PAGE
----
By: Paul S. Cilwa Viewed: 11/18/2019
Occurred: 9/14/2013
Topics/Keywords: #Montezuma'sCastle Page Views: 106
Keith and I knock another site off the old bucket list!

After Keith and I broke camp at Fossil Springs, we found it was such a beautiful day, and certainly too early for us to return home. So I mentioned Montezuma's Castle, which is quite near Camp Verde. This is an ancient cliff dwelling, founded about a thousand years ago, and active for about 400 years before the residents all packed up and moved away. Since Keith is mostly Navajo, Montezuma's Castle was inhabited by his direct ancestors; and he was excited to see it.

Montezuma's Castle

Basically, the place is an ancient high-rise apartment complex that, at its height in the 1300s, provided homes for a couple hundred people.

The Sinaguas' southern cousins, the Hohokam, had previously dug irrigation canals off the nearby Verde River. Although the Sinagua specialized in rain-only agriculture, as do the Hopi of today, they did make use of the water in the canal and in the river in their daily lives.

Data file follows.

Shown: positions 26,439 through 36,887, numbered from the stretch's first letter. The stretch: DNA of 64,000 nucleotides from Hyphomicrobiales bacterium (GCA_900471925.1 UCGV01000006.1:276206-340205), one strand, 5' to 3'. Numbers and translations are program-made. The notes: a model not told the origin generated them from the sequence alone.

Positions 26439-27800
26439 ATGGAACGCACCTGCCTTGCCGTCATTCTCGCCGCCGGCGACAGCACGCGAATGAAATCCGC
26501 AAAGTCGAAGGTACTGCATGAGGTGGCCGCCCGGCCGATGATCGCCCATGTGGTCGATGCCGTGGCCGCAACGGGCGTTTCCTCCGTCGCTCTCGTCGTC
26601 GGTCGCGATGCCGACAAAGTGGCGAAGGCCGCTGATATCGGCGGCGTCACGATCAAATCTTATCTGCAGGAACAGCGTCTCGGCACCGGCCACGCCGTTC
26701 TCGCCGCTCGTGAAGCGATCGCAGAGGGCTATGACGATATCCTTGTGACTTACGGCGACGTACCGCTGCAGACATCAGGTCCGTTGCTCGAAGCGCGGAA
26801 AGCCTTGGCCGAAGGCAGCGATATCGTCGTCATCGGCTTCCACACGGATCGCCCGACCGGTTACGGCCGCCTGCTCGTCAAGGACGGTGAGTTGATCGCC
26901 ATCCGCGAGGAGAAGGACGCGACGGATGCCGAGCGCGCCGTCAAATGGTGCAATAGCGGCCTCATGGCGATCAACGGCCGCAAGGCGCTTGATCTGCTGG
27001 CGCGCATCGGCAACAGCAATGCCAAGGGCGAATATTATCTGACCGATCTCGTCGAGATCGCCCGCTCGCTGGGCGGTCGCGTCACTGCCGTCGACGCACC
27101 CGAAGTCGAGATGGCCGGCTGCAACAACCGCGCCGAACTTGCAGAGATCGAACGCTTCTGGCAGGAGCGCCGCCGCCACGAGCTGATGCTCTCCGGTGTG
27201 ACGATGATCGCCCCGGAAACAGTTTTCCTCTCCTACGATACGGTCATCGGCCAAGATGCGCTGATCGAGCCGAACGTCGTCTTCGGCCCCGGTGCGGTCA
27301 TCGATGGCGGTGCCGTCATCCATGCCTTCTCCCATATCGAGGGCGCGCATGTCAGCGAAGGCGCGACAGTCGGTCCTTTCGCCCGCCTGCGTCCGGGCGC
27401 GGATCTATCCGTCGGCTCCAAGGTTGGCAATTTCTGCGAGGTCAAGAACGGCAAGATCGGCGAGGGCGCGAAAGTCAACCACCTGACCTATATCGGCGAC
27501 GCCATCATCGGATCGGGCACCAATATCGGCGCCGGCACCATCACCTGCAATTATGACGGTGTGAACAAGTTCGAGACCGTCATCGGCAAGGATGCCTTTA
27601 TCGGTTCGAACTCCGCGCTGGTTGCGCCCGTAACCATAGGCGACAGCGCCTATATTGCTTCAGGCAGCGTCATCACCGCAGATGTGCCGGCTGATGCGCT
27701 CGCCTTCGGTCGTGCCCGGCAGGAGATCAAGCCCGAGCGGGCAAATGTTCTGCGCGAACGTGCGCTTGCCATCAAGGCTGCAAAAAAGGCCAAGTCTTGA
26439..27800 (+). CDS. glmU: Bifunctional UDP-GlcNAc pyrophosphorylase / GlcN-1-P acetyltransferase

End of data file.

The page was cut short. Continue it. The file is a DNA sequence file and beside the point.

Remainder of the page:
Verde River near Montezuma's Castle

Montezuma's Castle National Monument is easily accessible, and requires only a 20-minute walk or so to see. Obviously, no one is allowed to actually enter the dwellings—it wouldn't be safe, and the soft limestone rock of which they are built needs continuous "stabilizing" so that simple rainwater doesn't erode it away. But a detailed diorama, built in 1951 when the Park Service closed access to the dwellings, shows how the interiors looked and how the residents used them.

Montezuma's Castle diorama

But even a person with no interest in archaeology or Native Americans or soft limestone, can enjoy visiting the monument simply for the lovely environment: the trees, the grass, the scenery, even the considerately-placed benches.

Keith photographing a stand of trees at Montezuma's Castle.